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Patrick Modiano: A Worthy Winner at Last | ASHARQ AL-AWSAT English Archive 2005 -2017
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Books by French novelist Patrick Modiano on display in a Paris bookstore, on October 9, 2014. (AP Photo/Christophe Ena)

Books by French novelist Patrick Modiano on display in a Paris bookstore, on October 9, 2014. (AP Photo/Christophe Ena)

Books by French novelist Patrick Modiano on display in a Paris bookstore, on October 9, 2014. (AP Photo/Christophe Ena)

Let me confess at the outset that I am happy that Patrick Modiano has won this year’s Nobel Prize for Literature. In fact, the choice of Modiano may be a sign that the Swedish Academy is breaking out of the fog of political prejudice that had affected its judgment for decades.

Since the 1990s at least, the Nobel Prize for Literature has almost always gone to writers and poets of a certain political profile. They had to be at least moderately left-wing, clearly anti-American, and better known to elites and the cognoscenti than to the public at large. With few exceptions, all, including Jean-Marie Gustave Le Clézio, the last French writer to win in 2008, have fulfilled those conditions.

Modiano, in contrast, is not any of those things. He is first and last a writer. Steering clear of fashionable politics, he can’t be labelled either “left” or “right.” Nor could he be suspected of anti-Americanism, if only because he is intelligent enough to know you can’t be for or against a nation at all times and on all issues. More importantly, perhaps, Modiano is not only appreciated by critics, including the Parisian glitterati, but has also been a moderate bestseller for more than three decades.

A real writer who also sells many books merits celebration, just as the Swedish Academy has done in Modiano’s case.

I first came across Modiano in 1978 when his novel Rue des Boutiques Obscures (literally, “Street of Darkened Shops,” translated into English as Missing Person) was published. At the time there was a consensus in literary circles in Paris that the French novel, and in fact the novel in general, had died, at least in its classical forms. Writers like François Mauriac, André Gide, and even Albert Camus, all of whom had received the Nobel Prize for Literature, appeared to belong to an age long gone by. The fashion, at the time, was that of “le nouveau roman” (the new novel), a series of works published by Les Éditions de Minuit in Paris. Here, the idea was to steer clear of telling any story at all and, instead, focus on the deconstruction of the human experience through games played with language. The big thing about “nouveau roman” was that the reader should not quite understand it, while pretending it had depths beyond human understanding.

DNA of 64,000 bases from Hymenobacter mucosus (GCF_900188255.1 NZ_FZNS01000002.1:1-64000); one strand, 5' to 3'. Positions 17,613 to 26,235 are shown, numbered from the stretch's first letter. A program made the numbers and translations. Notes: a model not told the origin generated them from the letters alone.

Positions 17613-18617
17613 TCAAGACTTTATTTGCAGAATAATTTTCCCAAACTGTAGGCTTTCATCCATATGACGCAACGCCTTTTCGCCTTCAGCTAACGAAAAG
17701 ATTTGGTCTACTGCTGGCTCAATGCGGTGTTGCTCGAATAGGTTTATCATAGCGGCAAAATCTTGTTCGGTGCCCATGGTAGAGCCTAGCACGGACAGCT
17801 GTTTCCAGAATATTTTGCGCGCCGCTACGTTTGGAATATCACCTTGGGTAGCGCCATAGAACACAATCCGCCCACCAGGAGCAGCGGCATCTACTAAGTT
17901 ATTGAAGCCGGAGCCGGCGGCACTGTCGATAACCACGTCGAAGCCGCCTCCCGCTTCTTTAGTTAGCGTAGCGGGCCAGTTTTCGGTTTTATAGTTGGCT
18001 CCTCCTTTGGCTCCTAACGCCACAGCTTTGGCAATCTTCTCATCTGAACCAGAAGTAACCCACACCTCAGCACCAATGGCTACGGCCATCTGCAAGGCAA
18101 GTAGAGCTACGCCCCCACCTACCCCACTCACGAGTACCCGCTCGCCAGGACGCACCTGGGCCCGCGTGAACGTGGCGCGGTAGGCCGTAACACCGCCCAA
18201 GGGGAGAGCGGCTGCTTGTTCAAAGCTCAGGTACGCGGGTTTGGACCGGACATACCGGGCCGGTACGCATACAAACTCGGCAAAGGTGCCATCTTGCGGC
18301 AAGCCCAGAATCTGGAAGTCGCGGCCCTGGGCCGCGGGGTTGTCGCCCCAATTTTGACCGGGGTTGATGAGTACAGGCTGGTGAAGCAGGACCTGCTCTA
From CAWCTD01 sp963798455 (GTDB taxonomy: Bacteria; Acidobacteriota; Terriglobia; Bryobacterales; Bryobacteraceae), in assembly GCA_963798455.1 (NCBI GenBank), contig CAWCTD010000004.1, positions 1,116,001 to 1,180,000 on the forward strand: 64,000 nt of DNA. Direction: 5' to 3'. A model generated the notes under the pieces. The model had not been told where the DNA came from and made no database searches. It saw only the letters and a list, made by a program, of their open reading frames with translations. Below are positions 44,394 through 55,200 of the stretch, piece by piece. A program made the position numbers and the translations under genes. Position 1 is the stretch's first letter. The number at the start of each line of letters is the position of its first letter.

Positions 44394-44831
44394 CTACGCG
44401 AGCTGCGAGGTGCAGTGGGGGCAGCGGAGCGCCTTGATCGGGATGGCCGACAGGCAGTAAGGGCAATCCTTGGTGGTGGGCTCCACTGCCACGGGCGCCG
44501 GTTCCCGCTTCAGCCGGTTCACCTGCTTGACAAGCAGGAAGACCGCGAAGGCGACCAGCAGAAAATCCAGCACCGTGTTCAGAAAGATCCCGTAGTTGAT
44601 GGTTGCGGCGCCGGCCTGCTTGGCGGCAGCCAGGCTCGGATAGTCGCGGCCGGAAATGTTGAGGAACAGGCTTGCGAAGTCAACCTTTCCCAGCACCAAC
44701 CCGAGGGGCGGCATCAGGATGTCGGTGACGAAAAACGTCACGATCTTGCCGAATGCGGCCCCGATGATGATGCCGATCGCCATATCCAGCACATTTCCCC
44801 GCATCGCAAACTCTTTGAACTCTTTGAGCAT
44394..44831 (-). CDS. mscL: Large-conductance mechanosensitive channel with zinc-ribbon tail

Fashionable producers of “nouveau-roman”—I am reluctant to call them novelists—included the colorful Alain Robbe-Grillet, the queen of the bizarre Nathalie Sarraute and, at a higher level, Michel Butor and Claude Simon, who came close to being serious writers.

And then here was Modiano, a shy young man at the time, born in 1945 in the industrial Paris suburb of Boulogne-Billancourt, who was clearly swimming against the literary tide.

To start with he wanted to tell a story with twists and turns that at times brought it close to a thriller. In it, Guy Roland, working for a private detective agency, is trying to piece together a life story long buried under the debris of time. This was a page-turner with the reader constantly asking the magical question: Then what happened? It was not like Robbe-Grillet books, which one could abandon or resume at any point and at any time without having the slightest inclination to know what would happen next because nothing did.

Modiano was atypical for another reason. He wrote a disciplined classical French prose that was a far cry from the fashionable word-plays of the day while also shunning the argotic experimentation of writers such as Antoine Blondin in A Monkey in Winter, for example.

There was a third element to Modiano’s persona as a writer. He was just a writer, a full-time one. You wouldn’t see him in literary parties, or on television, or as a juror at film festivals. Even when you invited him to lunch he was reluctant to accept, true to the dictum: “You are either out to lunch or producing literature!”

Though many French critics decided to simply ignore Modiano, Missing Person ended up winning the Prix Goncourt, the most prestigious of French literary prizes.